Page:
Thu, Apr 07, 2011 - Page 8 News List

The US cannot appease the Chinese

By Li Thian-hok 李天福

The CCP abhors Western democracy as alien to Chinese culture and contrary to Chinese imperial and hierarchical tradition, which posits that China is the Middle Kingdom destined to rule all barbarians (ie, all non-Chinese states). China’s national mission is to regain its rightful place as the dominant superpower so the nation may cleanse itself of the humiliation at the hands of the West for a century after the Opium War. This strident nationalism is nurtured by “patriotism education” fed to every school child and reinforced by the media’s anti-Japanese and anti-US reporting.

This is why the PLA has been modernizing at a furious pace. Beijing also wants to develop the capacity to overwhelm Taiwan’s defenses rapidly before the US can intervene.

In his analysis of US-China relations, Glaser also ignores China’s social instability. There is widespread resentment of the CCP owing to official corruption, environmental degradation and confiscation of rural land with token compensation. In 2005, there were 87,000 cases of social unrest. This year’s budget for the People’s Armed Police exceeded that of the PLA for the first time.

In dealing with Beijing, Washington should not assume that the CCP is equivalent to the nation of China, or that the CCP regime will last for many decades. To avoid war with China, the US needs to steer China toward political reform, rule of law and democracy. A government that is held accountable by the electorate is more likely to improve the people’s livelihood and less prone to military aggrandizement and territorial expansionism.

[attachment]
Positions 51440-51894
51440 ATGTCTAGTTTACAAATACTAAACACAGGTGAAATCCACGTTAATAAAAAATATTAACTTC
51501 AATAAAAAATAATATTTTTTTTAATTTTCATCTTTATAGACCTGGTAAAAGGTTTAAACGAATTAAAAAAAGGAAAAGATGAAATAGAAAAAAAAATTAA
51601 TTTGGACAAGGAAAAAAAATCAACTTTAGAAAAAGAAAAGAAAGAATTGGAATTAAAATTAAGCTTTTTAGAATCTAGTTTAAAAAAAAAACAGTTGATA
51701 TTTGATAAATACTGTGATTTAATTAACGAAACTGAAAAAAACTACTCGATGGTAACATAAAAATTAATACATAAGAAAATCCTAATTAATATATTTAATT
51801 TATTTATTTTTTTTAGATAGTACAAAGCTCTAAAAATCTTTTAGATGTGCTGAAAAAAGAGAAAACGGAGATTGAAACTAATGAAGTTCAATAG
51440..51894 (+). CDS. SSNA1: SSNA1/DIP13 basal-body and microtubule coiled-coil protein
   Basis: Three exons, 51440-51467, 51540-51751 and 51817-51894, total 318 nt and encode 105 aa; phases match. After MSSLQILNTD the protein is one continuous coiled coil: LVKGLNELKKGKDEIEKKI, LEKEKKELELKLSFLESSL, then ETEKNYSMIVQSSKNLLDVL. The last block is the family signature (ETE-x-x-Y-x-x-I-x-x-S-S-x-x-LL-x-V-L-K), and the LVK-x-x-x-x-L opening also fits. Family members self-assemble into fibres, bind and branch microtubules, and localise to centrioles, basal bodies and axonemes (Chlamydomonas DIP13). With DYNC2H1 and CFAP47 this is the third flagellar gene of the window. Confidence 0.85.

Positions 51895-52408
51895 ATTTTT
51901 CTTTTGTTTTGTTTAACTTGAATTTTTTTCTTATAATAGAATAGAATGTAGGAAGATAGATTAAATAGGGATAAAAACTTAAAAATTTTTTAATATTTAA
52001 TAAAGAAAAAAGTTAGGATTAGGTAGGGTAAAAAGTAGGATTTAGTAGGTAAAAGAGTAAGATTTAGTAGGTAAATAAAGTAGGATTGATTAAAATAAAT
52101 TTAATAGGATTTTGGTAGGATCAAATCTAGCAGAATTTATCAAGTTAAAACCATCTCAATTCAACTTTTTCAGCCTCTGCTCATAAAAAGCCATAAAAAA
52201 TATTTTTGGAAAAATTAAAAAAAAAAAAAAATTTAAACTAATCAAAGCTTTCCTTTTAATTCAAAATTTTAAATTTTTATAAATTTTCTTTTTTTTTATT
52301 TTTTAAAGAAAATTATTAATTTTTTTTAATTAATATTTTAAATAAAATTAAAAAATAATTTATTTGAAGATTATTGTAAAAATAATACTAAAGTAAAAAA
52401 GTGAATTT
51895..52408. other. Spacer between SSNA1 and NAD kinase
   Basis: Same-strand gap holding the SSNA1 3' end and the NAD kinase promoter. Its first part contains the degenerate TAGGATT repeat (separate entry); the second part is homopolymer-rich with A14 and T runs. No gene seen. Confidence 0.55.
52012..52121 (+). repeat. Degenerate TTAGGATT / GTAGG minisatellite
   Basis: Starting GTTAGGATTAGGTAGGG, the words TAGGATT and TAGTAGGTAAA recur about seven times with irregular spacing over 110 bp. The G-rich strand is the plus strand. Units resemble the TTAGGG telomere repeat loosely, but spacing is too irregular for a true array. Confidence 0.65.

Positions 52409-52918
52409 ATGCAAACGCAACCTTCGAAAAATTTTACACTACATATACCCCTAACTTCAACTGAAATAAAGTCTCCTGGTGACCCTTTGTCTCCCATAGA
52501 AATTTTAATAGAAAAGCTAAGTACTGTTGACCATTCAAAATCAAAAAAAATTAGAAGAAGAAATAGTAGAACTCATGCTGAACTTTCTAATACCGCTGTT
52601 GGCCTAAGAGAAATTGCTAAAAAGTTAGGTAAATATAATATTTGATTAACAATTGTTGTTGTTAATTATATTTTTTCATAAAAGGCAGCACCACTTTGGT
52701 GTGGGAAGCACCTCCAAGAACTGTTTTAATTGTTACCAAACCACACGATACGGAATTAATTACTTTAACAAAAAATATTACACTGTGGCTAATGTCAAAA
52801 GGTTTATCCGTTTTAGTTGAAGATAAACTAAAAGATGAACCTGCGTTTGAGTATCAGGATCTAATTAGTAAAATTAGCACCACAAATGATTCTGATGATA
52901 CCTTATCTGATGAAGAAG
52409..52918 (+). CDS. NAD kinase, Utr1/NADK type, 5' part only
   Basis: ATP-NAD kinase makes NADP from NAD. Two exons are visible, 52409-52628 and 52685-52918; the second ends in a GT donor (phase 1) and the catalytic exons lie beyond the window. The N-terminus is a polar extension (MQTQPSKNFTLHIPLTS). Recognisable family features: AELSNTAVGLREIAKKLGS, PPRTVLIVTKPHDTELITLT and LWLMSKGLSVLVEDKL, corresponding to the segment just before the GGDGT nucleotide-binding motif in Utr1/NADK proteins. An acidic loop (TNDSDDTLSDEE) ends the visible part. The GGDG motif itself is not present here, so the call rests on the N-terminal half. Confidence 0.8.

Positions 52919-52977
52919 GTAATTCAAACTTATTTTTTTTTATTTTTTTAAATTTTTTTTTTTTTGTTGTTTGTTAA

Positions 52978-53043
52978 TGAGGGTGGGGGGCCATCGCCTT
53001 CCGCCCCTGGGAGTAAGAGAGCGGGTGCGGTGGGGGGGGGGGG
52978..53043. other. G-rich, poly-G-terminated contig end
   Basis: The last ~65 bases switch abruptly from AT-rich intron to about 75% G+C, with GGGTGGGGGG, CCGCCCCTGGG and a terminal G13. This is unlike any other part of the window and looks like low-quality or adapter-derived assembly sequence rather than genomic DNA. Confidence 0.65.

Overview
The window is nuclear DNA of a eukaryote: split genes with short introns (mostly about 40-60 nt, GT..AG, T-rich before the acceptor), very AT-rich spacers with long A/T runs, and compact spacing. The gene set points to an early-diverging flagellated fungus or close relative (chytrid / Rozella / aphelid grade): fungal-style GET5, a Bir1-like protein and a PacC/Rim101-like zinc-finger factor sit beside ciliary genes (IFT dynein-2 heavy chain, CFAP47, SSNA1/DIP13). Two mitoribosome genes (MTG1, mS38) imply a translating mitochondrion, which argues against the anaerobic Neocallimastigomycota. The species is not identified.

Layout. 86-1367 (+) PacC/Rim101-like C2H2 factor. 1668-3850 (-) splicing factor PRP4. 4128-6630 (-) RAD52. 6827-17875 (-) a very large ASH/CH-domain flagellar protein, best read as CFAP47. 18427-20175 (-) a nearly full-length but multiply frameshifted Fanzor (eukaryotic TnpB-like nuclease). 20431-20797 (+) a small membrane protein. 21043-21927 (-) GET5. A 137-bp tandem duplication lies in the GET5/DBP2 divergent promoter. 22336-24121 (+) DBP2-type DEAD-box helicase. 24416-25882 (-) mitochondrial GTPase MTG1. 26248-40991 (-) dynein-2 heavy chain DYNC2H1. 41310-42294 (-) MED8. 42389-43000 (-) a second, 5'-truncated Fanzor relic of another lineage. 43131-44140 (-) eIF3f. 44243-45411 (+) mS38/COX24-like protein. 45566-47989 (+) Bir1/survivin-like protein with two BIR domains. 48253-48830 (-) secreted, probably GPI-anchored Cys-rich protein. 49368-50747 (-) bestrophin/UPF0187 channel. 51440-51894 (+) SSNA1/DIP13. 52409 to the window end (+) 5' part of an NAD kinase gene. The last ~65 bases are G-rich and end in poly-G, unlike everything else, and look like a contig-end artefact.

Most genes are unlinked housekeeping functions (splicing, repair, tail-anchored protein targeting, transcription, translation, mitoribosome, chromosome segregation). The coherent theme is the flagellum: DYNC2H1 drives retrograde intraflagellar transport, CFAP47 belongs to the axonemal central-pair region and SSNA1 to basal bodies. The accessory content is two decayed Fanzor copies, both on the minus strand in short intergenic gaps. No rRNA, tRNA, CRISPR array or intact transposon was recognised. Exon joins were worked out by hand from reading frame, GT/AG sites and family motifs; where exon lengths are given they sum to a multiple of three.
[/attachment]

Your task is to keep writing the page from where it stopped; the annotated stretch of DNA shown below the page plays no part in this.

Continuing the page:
Glaser asserts that China has limited territorial aims and therefore concessions on territory China regards as its core interest will assure peace. In reality, China has expansive territorial ambitions and unilateral concessions will be conducive to war by whetting China’s appetite.

Historically, China has always followed a policy of territorial expansion when it was powerful. During the reign of Qing dynasty Emperor Kangxi (康熙), Chinese territory encompassed Outer Mongolia and a vast expanse of present-day Far Eastern Russia, while China exercised suzerainty over Korea, Indochina (present-day Vietnam, Laos and Cambodia) and parts of Taiwan.

Today, China claims the whole of the South China Sea as its core interest, even though the islands therein are also claimed by neighboring nations. China has a dispute with Japan and Taiwan over the Diaoyutai Islands (釣魚台), known in Japan as the Senkaku islands, and with India over Arunachal Pradesh and parts of Kashmir. Once a PLA admiral suggested to the head of the US Pacific Command that the US should withdraw to Hawaii, leaving the Pacific Ocean west of Hawaii to Chinese control.

The rise of China poses grave challenges to US national security. To keep the peace, the US must face this reality, discard the culture of excessive deference to Beijing’s wishes and implement policies to maintain military superiority, both conventional and nuclear, including cyber war and space war capabilities; reduce the persistent trade deficit and stanch the flow of US wealth to China; steer China toward democratization by engaging Chinese civil groups that favor democracy and by preserving Taiwan’s freedom as a model for China to follow; strengthen regional alliances, particularly with Japan and South Korea; and engage China in economic and strategic dialogue, to promote fair trade and to avoid misunderstanding.

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